With time running out and the meter ratcheting up, Feiner has yet to make a dent in replacing the lost $1.2 million from his deliberate failure to renew the WESTHelp lease. Each month the 108 units of housing remain vacant, it costs the Town $100,000 of lost revenue; $1.1 million so far and rising. Even the inappropriate and unacceptable Ferncliff College as tenant would bring but $530,000 in rent three years down the line after the 108 units are demolished and the College's buildings are open for business. That means a loss to Greenburgh of over $4 million to reach a stabilized yearly loss of some $400,000.

The sport bubble at the center of the former Frank's Nursery site fiasco will only bring in at best some $150,000 of net revenue and this only in the last years of the 15 year lease. As for the unpaid taxes which led to the Town's foreclosure, kiss them goodbye.

The tennis bubble at Veteran Park is still in its early days of negotiation but this too will not bring in much more than $250,000 yearly.

Add these pipe dreams up and together they don't spell a plus for taxpayers.

Meanwhile, the Town needs to cope with paying itself back the $4 million lent to the Town-run waterworks. Lest you be shedding crocodile tears for Feiner, don't let them get washed away when the rainy day of the Fortress Bible decision arrives with a multi-million dollar uninsured judgment against Greenburgh taxpayers.

But there's good news too. "The Town" is getting $ 1.2 million (over time) from the Valhalla School District. "The Town" is in quotes because this includes everyone but Feiner who worked against this conclusion. "The Town" herein is benefitting from the volunteer (indeed they had to force their way in) efforts of Bob Bernstein and Herb Rosenberg.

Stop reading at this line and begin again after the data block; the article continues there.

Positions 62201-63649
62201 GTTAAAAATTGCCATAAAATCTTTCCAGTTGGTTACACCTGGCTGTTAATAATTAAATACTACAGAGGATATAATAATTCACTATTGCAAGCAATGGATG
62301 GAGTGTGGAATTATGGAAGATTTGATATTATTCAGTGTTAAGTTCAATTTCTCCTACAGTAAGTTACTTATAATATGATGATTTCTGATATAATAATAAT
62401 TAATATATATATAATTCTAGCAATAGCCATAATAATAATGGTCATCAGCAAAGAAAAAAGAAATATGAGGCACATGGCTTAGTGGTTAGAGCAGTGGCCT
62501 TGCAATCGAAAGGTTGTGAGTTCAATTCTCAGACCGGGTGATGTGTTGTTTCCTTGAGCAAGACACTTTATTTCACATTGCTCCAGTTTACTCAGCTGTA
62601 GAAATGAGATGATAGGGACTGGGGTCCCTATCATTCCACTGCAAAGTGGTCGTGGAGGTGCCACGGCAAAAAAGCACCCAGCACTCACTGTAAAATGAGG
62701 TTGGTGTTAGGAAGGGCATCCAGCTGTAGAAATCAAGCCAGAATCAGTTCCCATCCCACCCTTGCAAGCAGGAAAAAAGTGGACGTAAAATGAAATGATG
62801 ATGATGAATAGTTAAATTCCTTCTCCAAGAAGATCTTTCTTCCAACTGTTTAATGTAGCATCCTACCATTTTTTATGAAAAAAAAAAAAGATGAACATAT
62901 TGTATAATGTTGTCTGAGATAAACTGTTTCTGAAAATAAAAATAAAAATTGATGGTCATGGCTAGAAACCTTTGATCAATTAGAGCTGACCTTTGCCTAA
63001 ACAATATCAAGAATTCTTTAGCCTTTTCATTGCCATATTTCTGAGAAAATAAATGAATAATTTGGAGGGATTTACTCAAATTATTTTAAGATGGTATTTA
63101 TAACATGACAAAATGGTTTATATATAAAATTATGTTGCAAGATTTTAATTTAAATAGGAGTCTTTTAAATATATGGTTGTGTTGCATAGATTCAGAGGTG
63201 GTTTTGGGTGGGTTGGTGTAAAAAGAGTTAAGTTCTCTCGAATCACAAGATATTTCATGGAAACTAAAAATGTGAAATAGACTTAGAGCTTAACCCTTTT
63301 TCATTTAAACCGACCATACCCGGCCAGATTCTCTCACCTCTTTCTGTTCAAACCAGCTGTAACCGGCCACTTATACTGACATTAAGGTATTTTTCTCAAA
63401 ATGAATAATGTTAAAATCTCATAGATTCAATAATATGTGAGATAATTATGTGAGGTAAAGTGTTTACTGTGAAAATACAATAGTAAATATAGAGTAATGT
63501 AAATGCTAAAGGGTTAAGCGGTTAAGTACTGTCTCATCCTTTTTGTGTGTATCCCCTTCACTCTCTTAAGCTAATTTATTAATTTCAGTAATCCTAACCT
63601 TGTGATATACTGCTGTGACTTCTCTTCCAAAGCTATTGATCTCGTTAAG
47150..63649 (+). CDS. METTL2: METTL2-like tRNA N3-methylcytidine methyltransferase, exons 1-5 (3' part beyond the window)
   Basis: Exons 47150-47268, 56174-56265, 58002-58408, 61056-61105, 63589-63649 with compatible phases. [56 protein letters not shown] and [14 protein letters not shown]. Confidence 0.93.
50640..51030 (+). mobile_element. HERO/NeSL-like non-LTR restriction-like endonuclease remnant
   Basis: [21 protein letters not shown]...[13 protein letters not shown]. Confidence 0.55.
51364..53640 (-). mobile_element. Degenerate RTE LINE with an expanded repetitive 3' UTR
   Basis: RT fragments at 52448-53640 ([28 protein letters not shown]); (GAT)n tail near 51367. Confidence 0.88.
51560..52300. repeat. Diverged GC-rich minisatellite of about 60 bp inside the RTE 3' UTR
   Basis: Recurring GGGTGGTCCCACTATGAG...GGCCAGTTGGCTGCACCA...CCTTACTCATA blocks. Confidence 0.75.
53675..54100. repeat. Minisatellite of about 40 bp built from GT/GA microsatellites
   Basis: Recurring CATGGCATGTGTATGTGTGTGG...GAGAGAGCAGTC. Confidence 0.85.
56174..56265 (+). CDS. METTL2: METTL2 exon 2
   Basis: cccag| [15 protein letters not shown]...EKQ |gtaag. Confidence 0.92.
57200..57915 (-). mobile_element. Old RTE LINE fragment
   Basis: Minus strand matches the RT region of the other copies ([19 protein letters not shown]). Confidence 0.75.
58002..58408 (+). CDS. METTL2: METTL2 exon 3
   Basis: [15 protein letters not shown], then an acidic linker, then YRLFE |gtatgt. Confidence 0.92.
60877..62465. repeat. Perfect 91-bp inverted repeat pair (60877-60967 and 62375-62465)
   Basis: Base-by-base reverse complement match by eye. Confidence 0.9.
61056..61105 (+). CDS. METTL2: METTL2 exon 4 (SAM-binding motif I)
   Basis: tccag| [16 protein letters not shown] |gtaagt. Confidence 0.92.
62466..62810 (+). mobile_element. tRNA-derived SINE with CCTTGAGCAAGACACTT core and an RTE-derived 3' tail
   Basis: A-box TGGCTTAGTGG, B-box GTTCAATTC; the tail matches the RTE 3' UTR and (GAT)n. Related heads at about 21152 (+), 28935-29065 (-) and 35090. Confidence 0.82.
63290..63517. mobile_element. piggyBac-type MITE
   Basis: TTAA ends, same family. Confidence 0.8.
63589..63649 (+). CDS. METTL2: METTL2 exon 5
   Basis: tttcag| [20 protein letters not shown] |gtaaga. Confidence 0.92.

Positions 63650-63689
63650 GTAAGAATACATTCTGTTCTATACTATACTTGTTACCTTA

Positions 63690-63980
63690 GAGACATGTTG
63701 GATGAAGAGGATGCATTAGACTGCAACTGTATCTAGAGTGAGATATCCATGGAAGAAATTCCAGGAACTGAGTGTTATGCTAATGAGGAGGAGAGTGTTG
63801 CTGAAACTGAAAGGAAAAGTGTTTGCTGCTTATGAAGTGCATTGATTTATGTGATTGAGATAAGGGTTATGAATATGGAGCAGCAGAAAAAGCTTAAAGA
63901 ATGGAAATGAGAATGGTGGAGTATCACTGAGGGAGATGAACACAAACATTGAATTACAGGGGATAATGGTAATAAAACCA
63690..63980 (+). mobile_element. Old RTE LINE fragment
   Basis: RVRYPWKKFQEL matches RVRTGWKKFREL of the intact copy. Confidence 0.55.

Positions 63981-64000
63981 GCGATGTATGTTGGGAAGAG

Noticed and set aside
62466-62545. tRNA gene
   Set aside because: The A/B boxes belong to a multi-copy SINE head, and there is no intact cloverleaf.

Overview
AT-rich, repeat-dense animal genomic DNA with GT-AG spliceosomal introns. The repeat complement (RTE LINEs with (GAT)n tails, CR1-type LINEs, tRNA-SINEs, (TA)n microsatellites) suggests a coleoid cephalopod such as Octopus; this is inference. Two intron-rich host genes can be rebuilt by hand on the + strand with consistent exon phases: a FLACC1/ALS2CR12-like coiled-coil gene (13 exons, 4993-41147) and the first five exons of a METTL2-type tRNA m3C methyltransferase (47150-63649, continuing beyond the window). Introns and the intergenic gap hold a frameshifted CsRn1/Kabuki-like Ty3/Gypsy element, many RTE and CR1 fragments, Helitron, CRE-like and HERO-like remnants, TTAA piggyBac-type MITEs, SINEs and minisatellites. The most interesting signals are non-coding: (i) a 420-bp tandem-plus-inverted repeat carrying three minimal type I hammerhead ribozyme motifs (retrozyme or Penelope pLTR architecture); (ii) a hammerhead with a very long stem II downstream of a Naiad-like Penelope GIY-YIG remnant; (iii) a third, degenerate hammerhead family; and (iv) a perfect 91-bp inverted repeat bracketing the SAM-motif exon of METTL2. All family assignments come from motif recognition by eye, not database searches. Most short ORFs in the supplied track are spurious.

So, as he prefers to talk about, with all this "good news" for Greenburgh taxpayers heading their way, this no doubt is solid grounds for Feiner to start worrying about the few Greenburgh taxpayers who commute to and from work over the TZ bridge and are also what Feiner calls living on fixed incomes. A phrase which probably applies to all salaried employees. Unhappy with the proposed commuter rate, Feiner cites a bridge connecting Buffalo, NY with Canada as a valid comparison because economically depressed Buffalo is to be judged the equal of Westchester County. And to be sure, Feiner's already calling for a committee to lobby against the higher commuter rate already proposed. Oh, did I mention that the Buffalo bridge's last section was completed in 1965 and the TZ bridge is about to embark upon a new life some $6 billion later? Naturally Feiner doesn't mention this but heck he doesn't really care about the tired, the sick and the poor; he only cares about getting the Feiner name in front of the public.
Go back and reread what he's doing (or not doing) for the people in his Town; not what he seeks for a few commuters who may have trouble paying the modest increase in the commuter fare. Note: the $14 fare is NOT the commuter fare.
Someone's going to be paying for the new bridge; if not by higher tolls then by higher taxes on gasoline or higher State and Federal taxes. But that's not Feiner's concern or understanding. How could anyone be so unfair as to put a price on seeing Feiner's name in print.

The over $10 million in losses at the beginning of this comment are just the down payment on returning Feiner to office. But I'm told there's something called the "new math". This means that if Feiner can save 100-300 persons maybe $40, that's worth every penny of the $10 million+ in losses is say a four year period.
If 1 + 1 adds up to anything but 2, you're probably an unshakable supporter of Feiner.

Hal Samis